In spite of the dramatic art form’s possibilities, theater goers – a population that tends to fall few standard deviations above the 18 – 35 demographic – continue to clamor for what playwright Kristoffer Diaz terms “people-on-a-couch” plays.

So oldies and goodies like Edward Albee’s A Delicate Balance, The Aurora Theatre Co.’s stellar season opener last year, continue to come around. But Diaz is not interested in those.

This year, Aurora decided to award Diaz’ boisterous and critically acclaimed play, The Elaborate Entrance of Chad Deity, the season opener spot. There were certainly grumblings, even vitriol, during intermission; in this play, there are no couches. Rather, there are men in shiny spandex briefs, scantily clad women on video screens and an elevated boxing ring. This is the world of Pro Wrestling Entertainment.

Macedonio Guerra (Tony Sancho) guides the audience in and around the story of his late career as television wrestler “The Mace.” Dutifully accepting the role of necessary loser, Guerra routinely suffers humiliating defeats – the results of Power Bombs, Super Kicks and the like – in order to balloon the massively marketable personas of pudgier, less capable athletes. Foremost among them is Chad Deity (Beethoven Oden), the thoroughly corporate league’s swaggering superstar.

The plot turns with the arrival of Vigneshwar Paduar (Nasser Khan), a newcomer whose streetwise bravado and brown complexion earn him entrance into the league as a racistly crafted specter monikered “The Fundamentalist” – introduced as Deity’s ultimate antagonist. Guerra comes into the role of Paduar’s fictional manager, also a stereotype patchwork: Che Chavez Castro. A spectacular satire (had you guessed?), applicable to facets of American culture from entertainment to politics, ensues.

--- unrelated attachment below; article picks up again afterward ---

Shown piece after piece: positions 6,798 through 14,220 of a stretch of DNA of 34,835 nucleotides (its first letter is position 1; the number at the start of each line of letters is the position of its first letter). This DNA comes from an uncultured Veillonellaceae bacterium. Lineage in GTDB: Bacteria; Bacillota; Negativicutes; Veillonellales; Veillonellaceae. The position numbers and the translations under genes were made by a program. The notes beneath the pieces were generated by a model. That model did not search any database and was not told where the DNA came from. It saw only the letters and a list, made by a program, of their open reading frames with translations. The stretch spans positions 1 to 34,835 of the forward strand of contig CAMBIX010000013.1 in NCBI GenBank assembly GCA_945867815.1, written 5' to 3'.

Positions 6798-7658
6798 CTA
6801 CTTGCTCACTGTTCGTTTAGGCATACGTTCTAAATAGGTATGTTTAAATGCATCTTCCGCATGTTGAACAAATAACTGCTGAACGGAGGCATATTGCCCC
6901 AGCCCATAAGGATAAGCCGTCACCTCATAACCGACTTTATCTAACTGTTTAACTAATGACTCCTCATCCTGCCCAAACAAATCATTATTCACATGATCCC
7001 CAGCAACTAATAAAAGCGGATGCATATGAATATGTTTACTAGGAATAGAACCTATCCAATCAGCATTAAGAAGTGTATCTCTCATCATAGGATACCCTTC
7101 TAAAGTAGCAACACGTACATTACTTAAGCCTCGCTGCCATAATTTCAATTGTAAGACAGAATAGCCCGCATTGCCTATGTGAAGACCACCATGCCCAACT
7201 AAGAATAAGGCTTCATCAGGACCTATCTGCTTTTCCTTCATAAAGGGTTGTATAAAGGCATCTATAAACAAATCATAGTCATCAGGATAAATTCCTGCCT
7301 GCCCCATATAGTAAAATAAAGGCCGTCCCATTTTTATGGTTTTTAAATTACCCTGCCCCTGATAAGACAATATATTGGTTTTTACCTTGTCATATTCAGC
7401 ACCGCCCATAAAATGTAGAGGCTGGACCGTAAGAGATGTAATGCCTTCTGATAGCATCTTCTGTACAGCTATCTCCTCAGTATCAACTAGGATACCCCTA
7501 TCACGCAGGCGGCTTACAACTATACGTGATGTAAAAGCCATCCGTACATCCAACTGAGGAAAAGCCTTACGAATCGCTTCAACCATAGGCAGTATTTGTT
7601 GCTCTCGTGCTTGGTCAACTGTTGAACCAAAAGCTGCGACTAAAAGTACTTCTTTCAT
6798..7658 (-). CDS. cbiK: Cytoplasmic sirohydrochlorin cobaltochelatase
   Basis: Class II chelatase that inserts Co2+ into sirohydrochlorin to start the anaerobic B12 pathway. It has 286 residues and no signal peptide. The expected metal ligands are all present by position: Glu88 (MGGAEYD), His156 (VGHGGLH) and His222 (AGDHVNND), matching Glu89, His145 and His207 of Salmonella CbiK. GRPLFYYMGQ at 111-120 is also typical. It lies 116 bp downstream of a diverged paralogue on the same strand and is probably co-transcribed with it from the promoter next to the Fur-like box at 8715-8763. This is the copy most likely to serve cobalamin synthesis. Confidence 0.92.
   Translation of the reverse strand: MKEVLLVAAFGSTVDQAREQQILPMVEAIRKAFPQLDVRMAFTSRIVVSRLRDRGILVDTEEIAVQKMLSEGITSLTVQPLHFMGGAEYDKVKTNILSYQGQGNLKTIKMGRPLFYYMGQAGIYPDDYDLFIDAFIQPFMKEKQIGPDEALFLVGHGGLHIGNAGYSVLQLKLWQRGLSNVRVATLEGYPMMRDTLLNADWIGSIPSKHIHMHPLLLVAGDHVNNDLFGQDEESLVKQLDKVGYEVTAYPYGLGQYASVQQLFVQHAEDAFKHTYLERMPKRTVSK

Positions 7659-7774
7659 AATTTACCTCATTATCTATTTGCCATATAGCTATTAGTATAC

Substantively, the play is pretty light, its catch-all satire too superficial to have any real bite. For send-ups of capitalist spectacle and the commodification of racial stereotypes, Sidney Lumet’s film Network, which predates The Elaborate Entrance by over thirty years, still has the play thoroughly beat. Dialogue is not Diaz’ strongest suit; if he ever were to make a people-on-a-couch play, I would steer clear.

Like its title character, though, The Elaborate Entrance of Chad Deity makes no bones about putting style first. Diaz eschews the formal mandates of modernist theater for an inclusive multimedia spectacle that situates traditional monologue storytelling amid audience interaction, cinematic close ups using live video streaming and recorded material, and, importantly, actual body slams. The Elaborate Entrance of Chad Deity is engaging and fun, and there’s something to be said for that.

The Elaborate Entrance of Chad Deity runs through September 30th at Aurora Theatre Company

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